US Department of Defense personnel have used the Common Access Card (CAC) since 1999 for applications as broad as entry to base facilities, computer system log-ons and military benefits. CAC cards laid the groundwork for the Federal government-wide PIV card program which continues to bolster both physical and cyber security and are still held up as a model program.
Yet this week, DOD CIO Terry Halvorsen signaled that the CAC card will be phased out over the next two years. Why the sudden change of policy for a program which has been so successful? There are several reasons.
The Steady Decline
First and foremost, the physical card has become problematic. The time it takes to issue cards (or re-issue lost cards), the cost of actually producing the cards and the basic inflexibility of needing a card to do almost anything in DOD made the CIO’s office question their long-term value.
Cybersecurity is another key factor in the decline of the CAC. The desire for “true” multi-factor authentication beyond transferable cards and passwords is gaining steam throughout the Federal government. Halvorsen noted that DOD also wants to continuously authenticate users as well, necessitating more than just the one-time use of a card.
Mobility also hampers the usability of the CAC. The constant movements of personnel and systems requires systems which can authenticate users in a truly global network. An ever-larger part of that network consists of mobile devices which cannot authenticate against a card. Parsing cards from different partner countries (or issuing new cards to every officer on rotation) also became burdensome.
What Will Replace the CAC?
A combination of technologies and methods will likely replace the CAC card. Halvorsen hinted that biometrics are well-positioned to authenticate users with existing collection devices and proven software platforms. That may mean a physical biometric for certain applications, combined perhaps with behavioral biometrics for applications benefiting from continuous authentication.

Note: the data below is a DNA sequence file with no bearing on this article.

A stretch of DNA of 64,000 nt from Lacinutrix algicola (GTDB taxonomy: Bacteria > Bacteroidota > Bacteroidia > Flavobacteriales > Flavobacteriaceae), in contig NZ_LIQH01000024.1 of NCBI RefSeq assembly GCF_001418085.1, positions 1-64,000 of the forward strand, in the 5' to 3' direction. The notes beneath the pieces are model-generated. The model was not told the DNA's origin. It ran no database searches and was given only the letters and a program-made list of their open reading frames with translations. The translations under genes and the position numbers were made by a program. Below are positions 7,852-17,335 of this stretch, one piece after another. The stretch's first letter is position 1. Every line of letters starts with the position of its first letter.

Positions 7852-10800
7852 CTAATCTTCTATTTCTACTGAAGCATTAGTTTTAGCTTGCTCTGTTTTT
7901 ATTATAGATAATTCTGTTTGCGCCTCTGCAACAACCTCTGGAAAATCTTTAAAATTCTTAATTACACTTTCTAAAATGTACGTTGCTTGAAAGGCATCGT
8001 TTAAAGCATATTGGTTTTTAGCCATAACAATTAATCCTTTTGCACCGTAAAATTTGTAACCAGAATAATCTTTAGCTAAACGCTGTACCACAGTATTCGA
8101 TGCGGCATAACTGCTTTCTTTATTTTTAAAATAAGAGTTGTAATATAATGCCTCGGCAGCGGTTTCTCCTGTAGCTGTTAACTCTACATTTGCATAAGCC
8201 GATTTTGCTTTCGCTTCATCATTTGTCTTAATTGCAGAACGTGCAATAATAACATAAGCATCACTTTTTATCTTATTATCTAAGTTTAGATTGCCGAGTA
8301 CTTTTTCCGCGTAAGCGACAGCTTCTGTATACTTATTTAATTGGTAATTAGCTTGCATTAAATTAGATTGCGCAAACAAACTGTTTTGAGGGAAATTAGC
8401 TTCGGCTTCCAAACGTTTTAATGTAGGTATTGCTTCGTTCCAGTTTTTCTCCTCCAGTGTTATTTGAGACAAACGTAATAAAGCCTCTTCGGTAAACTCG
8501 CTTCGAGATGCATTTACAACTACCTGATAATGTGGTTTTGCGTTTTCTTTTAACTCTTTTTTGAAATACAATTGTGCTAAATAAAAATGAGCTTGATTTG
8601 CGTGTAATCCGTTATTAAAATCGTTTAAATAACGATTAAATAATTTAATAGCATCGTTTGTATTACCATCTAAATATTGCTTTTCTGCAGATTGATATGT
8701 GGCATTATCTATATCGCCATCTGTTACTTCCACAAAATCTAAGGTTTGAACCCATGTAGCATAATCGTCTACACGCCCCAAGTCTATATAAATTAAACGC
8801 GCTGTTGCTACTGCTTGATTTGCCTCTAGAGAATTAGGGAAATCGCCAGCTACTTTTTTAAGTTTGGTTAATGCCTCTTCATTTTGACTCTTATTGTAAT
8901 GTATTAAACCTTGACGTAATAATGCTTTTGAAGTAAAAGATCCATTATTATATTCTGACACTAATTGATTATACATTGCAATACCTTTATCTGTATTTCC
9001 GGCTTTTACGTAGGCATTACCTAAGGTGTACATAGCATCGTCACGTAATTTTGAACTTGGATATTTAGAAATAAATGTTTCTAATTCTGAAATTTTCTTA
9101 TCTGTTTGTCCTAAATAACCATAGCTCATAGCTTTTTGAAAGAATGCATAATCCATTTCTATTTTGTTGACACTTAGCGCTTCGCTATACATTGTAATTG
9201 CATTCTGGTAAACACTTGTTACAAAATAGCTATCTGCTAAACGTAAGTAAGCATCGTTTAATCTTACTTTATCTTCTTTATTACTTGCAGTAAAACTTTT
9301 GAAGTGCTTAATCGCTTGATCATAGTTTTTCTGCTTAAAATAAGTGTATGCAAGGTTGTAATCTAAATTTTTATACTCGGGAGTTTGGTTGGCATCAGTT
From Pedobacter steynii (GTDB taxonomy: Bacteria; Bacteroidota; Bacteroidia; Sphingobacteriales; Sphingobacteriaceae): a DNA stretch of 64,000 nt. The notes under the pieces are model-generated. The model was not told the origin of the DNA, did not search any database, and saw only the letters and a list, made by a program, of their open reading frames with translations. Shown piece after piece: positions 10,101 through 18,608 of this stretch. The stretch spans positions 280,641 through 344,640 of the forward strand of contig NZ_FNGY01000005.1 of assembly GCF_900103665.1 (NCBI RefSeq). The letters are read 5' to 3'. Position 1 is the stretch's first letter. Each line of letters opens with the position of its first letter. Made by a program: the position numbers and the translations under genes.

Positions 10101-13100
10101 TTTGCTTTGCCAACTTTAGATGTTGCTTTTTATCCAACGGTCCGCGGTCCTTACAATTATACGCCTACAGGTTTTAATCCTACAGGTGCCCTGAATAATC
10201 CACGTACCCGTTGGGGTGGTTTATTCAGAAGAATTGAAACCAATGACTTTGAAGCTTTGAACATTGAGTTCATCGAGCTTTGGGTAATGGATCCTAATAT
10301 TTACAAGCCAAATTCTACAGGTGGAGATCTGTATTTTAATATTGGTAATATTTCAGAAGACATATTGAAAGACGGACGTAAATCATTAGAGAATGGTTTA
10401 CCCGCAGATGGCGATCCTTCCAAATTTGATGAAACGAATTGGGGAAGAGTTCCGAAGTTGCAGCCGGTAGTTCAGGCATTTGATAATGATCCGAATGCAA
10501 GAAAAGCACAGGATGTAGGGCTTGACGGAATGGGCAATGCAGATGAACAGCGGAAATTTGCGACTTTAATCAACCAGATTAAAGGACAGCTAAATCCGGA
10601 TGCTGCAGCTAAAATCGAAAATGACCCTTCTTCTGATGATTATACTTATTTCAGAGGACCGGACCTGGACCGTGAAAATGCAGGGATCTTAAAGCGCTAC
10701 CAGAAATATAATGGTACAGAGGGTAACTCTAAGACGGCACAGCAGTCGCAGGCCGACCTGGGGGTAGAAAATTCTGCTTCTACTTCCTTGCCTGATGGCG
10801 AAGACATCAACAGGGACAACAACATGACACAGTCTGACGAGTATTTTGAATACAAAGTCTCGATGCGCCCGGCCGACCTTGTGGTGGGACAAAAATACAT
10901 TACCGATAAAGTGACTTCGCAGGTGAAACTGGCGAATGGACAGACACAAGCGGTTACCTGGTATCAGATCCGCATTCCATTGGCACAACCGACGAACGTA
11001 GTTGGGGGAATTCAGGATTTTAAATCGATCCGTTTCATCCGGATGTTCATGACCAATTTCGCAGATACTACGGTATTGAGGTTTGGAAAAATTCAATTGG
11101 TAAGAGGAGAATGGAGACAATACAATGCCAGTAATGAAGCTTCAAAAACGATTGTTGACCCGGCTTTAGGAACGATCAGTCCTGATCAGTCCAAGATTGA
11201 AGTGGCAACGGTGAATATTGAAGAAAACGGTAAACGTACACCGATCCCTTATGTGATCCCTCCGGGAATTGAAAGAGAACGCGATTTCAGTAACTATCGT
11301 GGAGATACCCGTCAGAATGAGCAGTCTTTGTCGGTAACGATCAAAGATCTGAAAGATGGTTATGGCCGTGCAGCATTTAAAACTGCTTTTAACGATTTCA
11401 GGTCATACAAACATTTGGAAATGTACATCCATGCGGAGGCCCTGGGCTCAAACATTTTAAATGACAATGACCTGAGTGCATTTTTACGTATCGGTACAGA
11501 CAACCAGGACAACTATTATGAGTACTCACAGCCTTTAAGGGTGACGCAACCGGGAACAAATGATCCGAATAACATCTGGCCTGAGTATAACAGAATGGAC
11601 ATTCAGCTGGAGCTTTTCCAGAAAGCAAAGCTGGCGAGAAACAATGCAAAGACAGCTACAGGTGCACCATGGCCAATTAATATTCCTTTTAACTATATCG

What is less clear is how the backend systems will work. A greater range of authentication factors will increase user convenience, but those factors will have to be available throughout DOD’s huge global footprint – even in places with little to no connectivity. Interfaces with partner networks may be just as complicated to create and run, even as they increase the flexibility of administrators. Securing the central identity and access management system (Active Directory or its equivalent) will be more important than ever.
This is the start of a new era in authentication and access control for government applications and may be the start of a sea change which will be felt in the private sector as well. How it will play out in practice is currently anyone’s guess, but it will certainly be interesting to be a part of it.
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Ben Ball is the Government Market Director at Crossmatch, where he oversees market intelligence and strategic outreach to government customers around the world. A ten year veteran of the Federal government, Ben was a Foreign Service Officer and worked in the Department of Homeland Security.